Liquid error: wrong number of arguments (2 for 1) It's not all about sales, new estate agency league table shows | Marsh & Parsons Sales and Lettings Estate Agents London

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It's not all about sales, new estate agency league table shows

Sun 28 Jul 2013

A new study has shown a wide variation in productivity across some of the best known estate agents.

In particular, earnings-per-employee once you factor in back-office costs can vary by many thousands of pounds.

The study does not just show what fee-earners bring in to their employers, but what earnings-per-employee are

when all the staff and all their salaries are taken into account.

Accountancy and business advice firm Accounts & Legal looked at information in the public domain and worked

out that, in London, Foxtons employees despite the go-getting reputation of their negotiators are third in a league

table of six.

In first place are eight-office Goldschmidt and Howland, whose earnings-per-employee is currently 134,000 a

year. Next is Marsh & Parsons, hot on their heels, with 130,000 income per employee.

Third is Foxtons, with 110,000 per employee.

Interestingly, Marsh & Parsons are the most generous payer in the league table, with average salaries across all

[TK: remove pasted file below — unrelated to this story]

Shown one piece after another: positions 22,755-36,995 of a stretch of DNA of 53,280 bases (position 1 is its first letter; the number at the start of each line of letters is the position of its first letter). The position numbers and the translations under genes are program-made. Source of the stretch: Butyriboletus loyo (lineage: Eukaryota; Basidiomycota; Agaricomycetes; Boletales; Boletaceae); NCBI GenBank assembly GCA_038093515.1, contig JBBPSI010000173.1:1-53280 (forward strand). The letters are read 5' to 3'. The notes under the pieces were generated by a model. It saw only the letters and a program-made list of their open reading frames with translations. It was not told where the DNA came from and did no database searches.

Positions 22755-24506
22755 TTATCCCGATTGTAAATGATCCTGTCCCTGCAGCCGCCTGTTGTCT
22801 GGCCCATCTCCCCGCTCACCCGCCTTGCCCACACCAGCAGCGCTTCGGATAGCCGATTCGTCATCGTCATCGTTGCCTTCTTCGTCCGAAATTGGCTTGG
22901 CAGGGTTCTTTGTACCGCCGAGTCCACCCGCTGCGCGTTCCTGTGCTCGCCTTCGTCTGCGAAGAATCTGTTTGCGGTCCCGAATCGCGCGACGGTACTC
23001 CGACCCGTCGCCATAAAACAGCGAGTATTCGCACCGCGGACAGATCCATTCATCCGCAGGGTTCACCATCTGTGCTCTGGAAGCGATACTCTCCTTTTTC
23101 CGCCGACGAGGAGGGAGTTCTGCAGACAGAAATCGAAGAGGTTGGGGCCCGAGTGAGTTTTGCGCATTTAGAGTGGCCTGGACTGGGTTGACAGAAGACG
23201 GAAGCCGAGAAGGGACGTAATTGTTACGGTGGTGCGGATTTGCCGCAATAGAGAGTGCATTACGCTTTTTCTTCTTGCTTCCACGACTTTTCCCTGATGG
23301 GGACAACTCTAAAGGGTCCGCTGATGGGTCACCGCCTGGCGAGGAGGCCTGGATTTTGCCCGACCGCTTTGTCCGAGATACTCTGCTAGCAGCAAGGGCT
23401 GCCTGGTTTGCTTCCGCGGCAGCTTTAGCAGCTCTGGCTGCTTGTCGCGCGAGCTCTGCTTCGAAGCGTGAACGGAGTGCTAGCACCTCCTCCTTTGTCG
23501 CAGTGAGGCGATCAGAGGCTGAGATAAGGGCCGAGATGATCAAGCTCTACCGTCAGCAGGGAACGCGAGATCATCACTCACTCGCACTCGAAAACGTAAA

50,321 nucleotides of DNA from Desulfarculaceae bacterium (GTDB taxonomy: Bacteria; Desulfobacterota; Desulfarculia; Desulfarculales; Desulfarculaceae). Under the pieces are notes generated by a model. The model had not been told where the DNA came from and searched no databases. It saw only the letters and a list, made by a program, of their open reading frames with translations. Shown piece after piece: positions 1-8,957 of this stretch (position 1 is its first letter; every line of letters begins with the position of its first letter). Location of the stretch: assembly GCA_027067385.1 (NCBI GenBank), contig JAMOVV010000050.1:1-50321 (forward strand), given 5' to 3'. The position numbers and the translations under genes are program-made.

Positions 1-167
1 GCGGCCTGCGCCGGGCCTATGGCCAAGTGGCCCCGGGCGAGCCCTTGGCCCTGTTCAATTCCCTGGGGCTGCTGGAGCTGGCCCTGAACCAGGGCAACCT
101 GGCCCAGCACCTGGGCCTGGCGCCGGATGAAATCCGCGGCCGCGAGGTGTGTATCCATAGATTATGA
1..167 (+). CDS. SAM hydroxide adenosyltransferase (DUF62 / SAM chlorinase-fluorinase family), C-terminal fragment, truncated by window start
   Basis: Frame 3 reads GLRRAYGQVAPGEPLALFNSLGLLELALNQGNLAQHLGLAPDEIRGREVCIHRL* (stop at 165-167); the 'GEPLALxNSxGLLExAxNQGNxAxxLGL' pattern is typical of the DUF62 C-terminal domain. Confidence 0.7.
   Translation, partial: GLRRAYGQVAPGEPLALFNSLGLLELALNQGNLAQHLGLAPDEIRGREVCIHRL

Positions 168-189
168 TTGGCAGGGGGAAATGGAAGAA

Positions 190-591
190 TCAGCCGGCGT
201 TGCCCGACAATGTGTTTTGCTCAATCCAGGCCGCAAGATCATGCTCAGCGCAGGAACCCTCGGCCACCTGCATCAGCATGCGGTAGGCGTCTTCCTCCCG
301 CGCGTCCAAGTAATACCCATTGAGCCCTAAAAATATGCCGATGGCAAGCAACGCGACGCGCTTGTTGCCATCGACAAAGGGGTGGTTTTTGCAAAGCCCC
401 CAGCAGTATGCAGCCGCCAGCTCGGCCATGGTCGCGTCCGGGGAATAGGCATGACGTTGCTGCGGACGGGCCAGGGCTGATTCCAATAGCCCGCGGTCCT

staff in excess of 50,000. By contrast, Foxtons pays salaries closer to 40,000 on average. Behind Foxtons, in

fourth place, is Douglas & Gordon at just under 100,000 revenue-per-employee; in fifth place is Ludlow

Thompson with around 68,000; and in sixth place is Thamesview whose best known brand is Dexters that

achieves revenue of 60,000 per employee. Accounts & Legal works with a number of estate agents to help them

grow their businesses, but none of the six is a client. Accounts & Legal said that drilling down into the figures

shows that it isnt just the quality of fee-earners employed by a firm that matters, but the efficiency of the

back-office staff.

Duncan Green, commercial director of Accounts & Legal, said: Its a constant source of speculation for agency

bosses should you fill your office with negotiators and let them fight it out for their monthly commission, or should

you recruit more moderately so that there is a big enough pot of commission such that everyone gets paid at the

end of the month? Foxtons are well known for having a small army of negotiators in each office, whereas smaller

independents tend to opt for the arguably more gentlemanly strategy. But whats not clear, until you run the

numbers, is which strategy is best in commercial terms. We have a growing number of estate agency clients for

whom we conduct an annual strategy review. Each year, by benchmarking against the competition, we help our

clients identify and address areas of their business that could be improved, aiming to generate real bottom-line

growth in every case. What weve found this year is that even amongst the larger chains, there is a wide variation

in employee productivity, and surprisingly, Foxtons does not head the leaderboard.

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